Much effort was put into planning our annual Tree Sunday; sermons were prepared, t-shirts printed, everyone keyed up to go, then, the Presidential directive; no meeting with more than five people. Much re-arrangement had to be done, a message was prepared to be shared over the radio as part of the church service. Now we face the challenge of how to facilitate tree planting without travel!

PRAY for the tree planting project, for health workers, so under resourced, and for rain to continue to fall at the right time so there will be enough food.

A and L, choosing to stay in Southeast Asia

We had no plans of leaving, but it’s getting close to the point we couldn’t even if we wanted to. A lot of expats including friends and colleagues have left, many because they have been called home by governments or organisations.

Many, like us, have chosen to stay. It may get a lot harder to be here, but we feel it is the right thing to do. As the first cases were all foreigners, coronavirus is seen by locals as an imported disease and there has been increased ill feeling towards foreigners. We have not experienced anything overt ourselves. A lot of our ministry has been put on hold yet we still seek to be a light by remaining here, helping people remain calm but also vigilant.

PRAY: Having made the decision to stay, we have been practically locked into giving birth to our next child here, which was always our preference. We feel like God is doing something through the birth of our little one, we can’t see it yet, but he is with us in it and we are glad that our third child will be born here like the others. 

Eric and Sandra Read, crossing checkpoints and sharing fruit in the Philippines

Supporting holistic mission and natural farming: Eric and Sandra Read

Although the numbers here are much lower than in the UK it is thought there are a lot of undetected cases. The government brought in lockdown measures quite early on and maybe being lots of islands will help too. There is no movement of people between islands, only cargo. We have to pass through checkpoints going to Cagayan and back and have to get a gate pass from the barangay (parish) captain each time we go to be able to come back home. The car gets sprayed against African swine fever and then we have to step in a footbath and have our temperature and residency checked.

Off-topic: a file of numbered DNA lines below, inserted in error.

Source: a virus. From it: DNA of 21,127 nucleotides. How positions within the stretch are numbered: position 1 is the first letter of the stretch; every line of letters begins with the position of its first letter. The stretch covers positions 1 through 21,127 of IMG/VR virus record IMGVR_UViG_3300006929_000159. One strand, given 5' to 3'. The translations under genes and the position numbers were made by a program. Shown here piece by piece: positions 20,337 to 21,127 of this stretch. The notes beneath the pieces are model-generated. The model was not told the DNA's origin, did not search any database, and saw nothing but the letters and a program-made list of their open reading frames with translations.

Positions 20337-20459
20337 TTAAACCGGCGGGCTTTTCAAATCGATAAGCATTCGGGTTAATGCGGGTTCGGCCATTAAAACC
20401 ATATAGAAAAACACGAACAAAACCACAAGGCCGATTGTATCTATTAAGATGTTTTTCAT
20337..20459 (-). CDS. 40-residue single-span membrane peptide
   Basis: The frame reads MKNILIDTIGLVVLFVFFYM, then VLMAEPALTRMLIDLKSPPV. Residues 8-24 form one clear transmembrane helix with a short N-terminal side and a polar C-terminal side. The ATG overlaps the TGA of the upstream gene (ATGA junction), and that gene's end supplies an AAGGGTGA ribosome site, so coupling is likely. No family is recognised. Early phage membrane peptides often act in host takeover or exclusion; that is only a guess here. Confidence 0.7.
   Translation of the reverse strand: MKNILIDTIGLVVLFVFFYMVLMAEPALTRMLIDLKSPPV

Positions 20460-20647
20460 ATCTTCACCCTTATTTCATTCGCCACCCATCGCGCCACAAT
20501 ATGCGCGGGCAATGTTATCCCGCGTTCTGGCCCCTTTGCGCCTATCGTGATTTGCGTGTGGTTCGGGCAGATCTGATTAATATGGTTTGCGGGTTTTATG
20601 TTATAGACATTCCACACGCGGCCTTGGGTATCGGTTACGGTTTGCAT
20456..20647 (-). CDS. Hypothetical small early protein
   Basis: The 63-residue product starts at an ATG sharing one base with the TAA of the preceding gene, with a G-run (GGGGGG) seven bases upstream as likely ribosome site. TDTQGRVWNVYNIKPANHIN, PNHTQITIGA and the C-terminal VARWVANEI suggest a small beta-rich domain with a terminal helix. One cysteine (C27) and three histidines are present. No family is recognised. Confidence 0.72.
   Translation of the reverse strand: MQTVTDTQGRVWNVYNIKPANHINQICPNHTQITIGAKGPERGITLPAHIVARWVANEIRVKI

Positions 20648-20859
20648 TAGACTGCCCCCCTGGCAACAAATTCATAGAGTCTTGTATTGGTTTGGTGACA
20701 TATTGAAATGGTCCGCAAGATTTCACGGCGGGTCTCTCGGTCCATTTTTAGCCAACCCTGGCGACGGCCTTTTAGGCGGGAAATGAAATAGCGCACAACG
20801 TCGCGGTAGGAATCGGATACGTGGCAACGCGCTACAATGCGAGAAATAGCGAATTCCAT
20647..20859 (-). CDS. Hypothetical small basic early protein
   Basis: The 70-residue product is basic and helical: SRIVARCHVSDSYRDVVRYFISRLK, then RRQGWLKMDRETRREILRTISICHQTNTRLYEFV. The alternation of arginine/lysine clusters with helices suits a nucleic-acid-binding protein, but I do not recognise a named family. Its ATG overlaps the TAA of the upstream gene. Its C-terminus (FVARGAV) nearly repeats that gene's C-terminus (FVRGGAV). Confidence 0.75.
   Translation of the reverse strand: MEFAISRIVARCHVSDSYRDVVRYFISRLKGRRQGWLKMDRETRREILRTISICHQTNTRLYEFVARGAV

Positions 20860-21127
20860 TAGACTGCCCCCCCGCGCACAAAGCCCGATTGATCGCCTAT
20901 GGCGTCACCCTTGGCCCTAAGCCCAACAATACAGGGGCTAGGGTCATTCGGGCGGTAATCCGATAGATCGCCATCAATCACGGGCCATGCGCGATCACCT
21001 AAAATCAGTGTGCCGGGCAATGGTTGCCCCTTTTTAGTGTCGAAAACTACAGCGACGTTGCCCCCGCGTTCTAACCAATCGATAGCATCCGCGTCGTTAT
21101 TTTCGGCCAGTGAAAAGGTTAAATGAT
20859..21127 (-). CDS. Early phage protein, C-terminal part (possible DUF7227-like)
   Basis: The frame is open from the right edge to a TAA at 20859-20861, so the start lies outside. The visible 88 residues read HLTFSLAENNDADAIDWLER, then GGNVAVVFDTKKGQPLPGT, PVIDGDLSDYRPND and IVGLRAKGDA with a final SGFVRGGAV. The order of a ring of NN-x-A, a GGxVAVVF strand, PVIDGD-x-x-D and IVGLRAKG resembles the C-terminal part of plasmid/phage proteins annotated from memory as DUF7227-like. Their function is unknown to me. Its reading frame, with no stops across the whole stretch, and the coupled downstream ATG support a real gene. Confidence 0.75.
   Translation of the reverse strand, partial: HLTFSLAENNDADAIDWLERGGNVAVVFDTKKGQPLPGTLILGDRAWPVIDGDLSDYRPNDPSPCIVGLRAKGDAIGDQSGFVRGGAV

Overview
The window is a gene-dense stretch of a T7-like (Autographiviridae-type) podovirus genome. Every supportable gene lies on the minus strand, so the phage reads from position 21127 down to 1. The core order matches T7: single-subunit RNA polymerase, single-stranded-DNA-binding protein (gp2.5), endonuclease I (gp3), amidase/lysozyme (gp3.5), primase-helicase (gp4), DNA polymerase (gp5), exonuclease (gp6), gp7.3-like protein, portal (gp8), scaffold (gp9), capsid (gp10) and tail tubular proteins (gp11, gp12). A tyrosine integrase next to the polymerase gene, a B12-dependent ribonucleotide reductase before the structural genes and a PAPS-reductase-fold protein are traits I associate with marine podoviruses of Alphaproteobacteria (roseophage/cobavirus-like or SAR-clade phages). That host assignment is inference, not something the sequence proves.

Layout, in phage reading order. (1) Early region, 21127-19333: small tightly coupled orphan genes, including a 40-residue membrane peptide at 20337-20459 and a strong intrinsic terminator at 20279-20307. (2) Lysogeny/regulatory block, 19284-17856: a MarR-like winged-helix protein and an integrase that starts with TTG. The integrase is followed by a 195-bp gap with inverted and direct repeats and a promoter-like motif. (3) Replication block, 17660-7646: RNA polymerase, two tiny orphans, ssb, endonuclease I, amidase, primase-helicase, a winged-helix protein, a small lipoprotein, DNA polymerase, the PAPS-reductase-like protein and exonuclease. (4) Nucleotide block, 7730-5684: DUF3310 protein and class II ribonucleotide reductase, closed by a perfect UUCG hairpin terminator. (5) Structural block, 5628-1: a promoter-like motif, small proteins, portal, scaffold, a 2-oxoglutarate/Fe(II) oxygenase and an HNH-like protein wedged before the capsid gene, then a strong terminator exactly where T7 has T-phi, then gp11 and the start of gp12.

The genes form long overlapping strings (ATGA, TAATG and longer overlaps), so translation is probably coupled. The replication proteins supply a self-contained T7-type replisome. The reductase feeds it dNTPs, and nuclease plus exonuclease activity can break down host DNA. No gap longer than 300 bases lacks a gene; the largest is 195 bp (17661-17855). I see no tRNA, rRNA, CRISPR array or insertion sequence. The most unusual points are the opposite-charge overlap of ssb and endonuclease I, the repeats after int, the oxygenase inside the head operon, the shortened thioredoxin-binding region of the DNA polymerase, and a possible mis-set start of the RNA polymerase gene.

Work continues as normal on our farm and we are still delivering food weekly to Cagayan. We started donating a box of guavas weekly to the hospital staff who are handling the virus patients.

PRAY that they will be able to bring this under control quickly and (like the UK) for personal protective equipment (PPE) for the medical staff. Several doctors have died of the virus in the Philippines already. Our son Peter is here with us and will be until his university reopens (when it seems he will still have to sit his exams. Atiyyah is confined with Eric’s sister in Devon. She won’t be taking A levels. Please pray particularly for her protection from the virus as she suffers from asthma, and for Sandra as she had a very persistent lung infection during our last leave in 2018.

David and Shelley Stokes, navigating change in Chaco churches

Supporting leadership training and women’s empowerment: David and Shelley Stokes

These are strange days. As in many countries, there is a sense here that life has been put on hold by the government restrictions to slow the spread of coronavirus. There are no known cases in Juarez as we write, but it is not far away. The road outside our house is unusually quiet, as everything is closed except food shops. Church services have stopped, and people are being encouraged to meet to pray at home with their families. The criollo church in Juarez has formed a WhatsApp group. Many have joined the group who are not regular members of the congregation, and the level of participation for the virtual services has been good.

PRAY: Wichi language Bible translation projects have had to be put on hold, there could be increasing tensions between Wichi and criollo people and we are hoping and praying more churches will find creative ways to stay connected. Please also pray for small local hospitals to be able to cope with present and future patients, as larger hospitals are hours away.

We will be publishing news from people in mission regularly. To keep up to date, sign up for our Call in Action email and our weekly Prayerspace email. To give to people in mission at this critical time see Ways to Give

Published 9 April 2020